Wednesday, Jan. 13/86. Busy as usual today. Prest. Taylor and myself conversed over the situation of affairs, and in view of the Edmunds law having passed the Senate, we thought it advisable that every precaution should be taken to secure our property against the spoliation contemplated in that atrocious measure. He desired me to go to town and attend to that, and also to arrange for a meeting in caucus with the members of the Legislature to give them some instructions respecting their position and the duties they owed to the community, &c. I met with Bros. F. S. Richards, Erastus Snow, F. D. Richards and H. J. Grant and conversed fully over all the matters that Prest. Taylor and myself had talked about, and arranged for a caucus to be held next Monday evening of the members of the Legislature. It was nearly one o’clock when we got through and about two when we reached our quarters.

14 January 1886 • Thursday

Thursday, Jan. 14/86. President Taylor and myself again conversed about the business that is pressing upon us in connection with securing our property against attack. I described to him the tenor of our conversation last night and the suggestions that had been made, and he desired that I should submit these questions to the Twelve, who were assistant <counselors>, and a majority of whom were now in the city; and also to get their views as to the distribution of property and their action as to the winding up of the Perpetual Emigrating Fund Co. I met with nine of the brethren of the Twelve at the house of Prest. Jos. F. Smith. There were present: Prest. W. Woodruff, Erastus Snow, F. D. Richards, Brigham Young, Moses Thatcher, F. M. Lyman, John H. Smith, Heber J. Grant and John W. Taylor. I laid before them the business, which was discussed very fully. They thought the plan that we had adopted was a wise one and voted for it accordingly; also took votes as to the settling up of the P. E. Fund business, and made suggestions as to the distribution of the personalty for the establishing of denominational schools in various parts of the Territory. Though I crowded the business as much as possible it was nearly 12 o’clock when we got through and about one when we reached our place.

15 January 1886 • Friday

Friday, Jan. 15/86. I felt badly all day today, though much better than I expected in view of my exposure so much of late at night and the little sleep I had had yesterday morning. Prest. Taylor administered to me and I felt greatly benefited all day by it. Last evening I was administered to by the Twelve before we separated. I reported to Prest. Taylor the result of our Council last night. In the evening Prest. Taylor drove to Bro. John R. Winder’s, accompanied by the other brethren, to meet his daughter Leonora. I thought it not advisable to go, as I was not well.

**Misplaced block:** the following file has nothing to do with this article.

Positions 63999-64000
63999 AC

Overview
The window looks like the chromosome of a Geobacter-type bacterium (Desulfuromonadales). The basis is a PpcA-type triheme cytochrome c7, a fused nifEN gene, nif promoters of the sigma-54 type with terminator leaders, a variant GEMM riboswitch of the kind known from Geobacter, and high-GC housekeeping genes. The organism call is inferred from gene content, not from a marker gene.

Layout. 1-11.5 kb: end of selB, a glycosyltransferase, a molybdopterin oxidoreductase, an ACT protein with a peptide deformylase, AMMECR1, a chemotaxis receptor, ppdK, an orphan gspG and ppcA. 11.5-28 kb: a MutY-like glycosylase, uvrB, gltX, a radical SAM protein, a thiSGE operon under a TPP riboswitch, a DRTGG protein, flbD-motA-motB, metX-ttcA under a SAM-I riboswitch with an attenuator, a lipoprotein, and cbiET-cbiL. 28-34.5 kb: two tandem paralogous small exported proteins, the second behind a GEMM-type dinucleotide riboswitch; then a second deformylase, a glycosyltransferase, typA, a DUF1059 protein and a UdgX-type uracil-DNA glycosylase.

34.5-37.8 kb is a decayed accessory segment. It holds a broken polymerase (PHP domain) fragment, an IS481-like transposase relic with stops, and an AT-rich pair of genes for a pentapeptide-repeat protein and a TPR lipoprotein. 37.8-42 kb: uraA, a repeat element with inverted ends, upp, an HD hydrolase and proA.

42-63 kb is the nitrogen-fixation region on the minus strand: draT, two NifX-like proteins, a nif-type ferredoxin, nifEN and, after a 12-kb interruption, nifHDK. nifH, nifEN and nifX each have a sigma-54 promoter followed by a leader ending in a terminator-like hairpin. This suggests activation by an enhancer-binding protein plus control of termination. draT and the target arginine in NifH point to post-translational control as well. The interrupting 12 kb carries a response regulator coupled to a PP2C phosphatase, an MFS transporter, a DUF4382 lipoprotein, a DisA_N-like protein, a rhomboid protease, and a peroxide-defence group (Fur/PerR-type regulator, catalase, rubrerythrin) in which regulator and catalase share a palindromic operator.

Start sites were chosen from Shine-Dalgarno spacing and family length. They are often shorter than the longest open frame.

16 January 1886 • Saturday

Saturday, Jan. 16/86. I felt much better this morning and attended to correspondence and other business. Had considerable conversation with Prest. Taylor respecting our affairs. I have been lately impressed with the idea that if we could secure a place in Mexico to which our people could go who were persecuted, it would be an event that would be of advantage to us. It seems to me that our remaining as we are, every victim that is secured only adds fuel to the flame of persecution that is already burning so fiercely. The country seems to care nothing about the methods that are being used here in this Territory, so long as they result in what they think to be the destruction of our hated institution, polygamy. Even our friends, who consider that all these measures are wrong, still do not feel to say much, so long as polygamy is being stricken down. They think if that can be extirpated we will be a very good people, and that our enemies cannot object to us. They look upon this treatment as what may be called heroic treatment, and are opposed to it in <their> feelings; but in view of the ends to be accomplished they do not feel to protest much about the means that are being used. I have felt that if our people could get out of the way — that is, those of them who are liable to attack — there would be no victims for the persecution to feed upon. The government would soon see that we were not in a corner without any possibility of escape, and it has seemed to me that it would produce relief. Our friends could say — especially those who have an anxiety for Utah becoming a State — that polygamy was driven out of Utah and Utah should be admitted as a State. I talked this very fully with President Taylor today, as I have done before, and he seemed disposed to take the same view, and thought that means might be expended advantageously in Mexico in purchasing a place of refuge. He thought I had better go to the City this evening, meet with the Twelve again, and lay before them the condition of affairs, and also have them furnished <with> a list of the property and let them work at distributing it according to their views. Of course, we as the First Presidency, could revise itwhat they did, or disapprove of it, as we might see fit. We talked over the matter very fully and we agreed that the subject should be presented to the Twelve in plainness, that they might see the effects that would follow this division of the property. I met with them at the Co-operative Institution this evening, and we had a very lengthy conversation and much of the Spirit of the Lord was with us, and I think that they got a better idea of the views of the First Presidency upon this subject than they had had.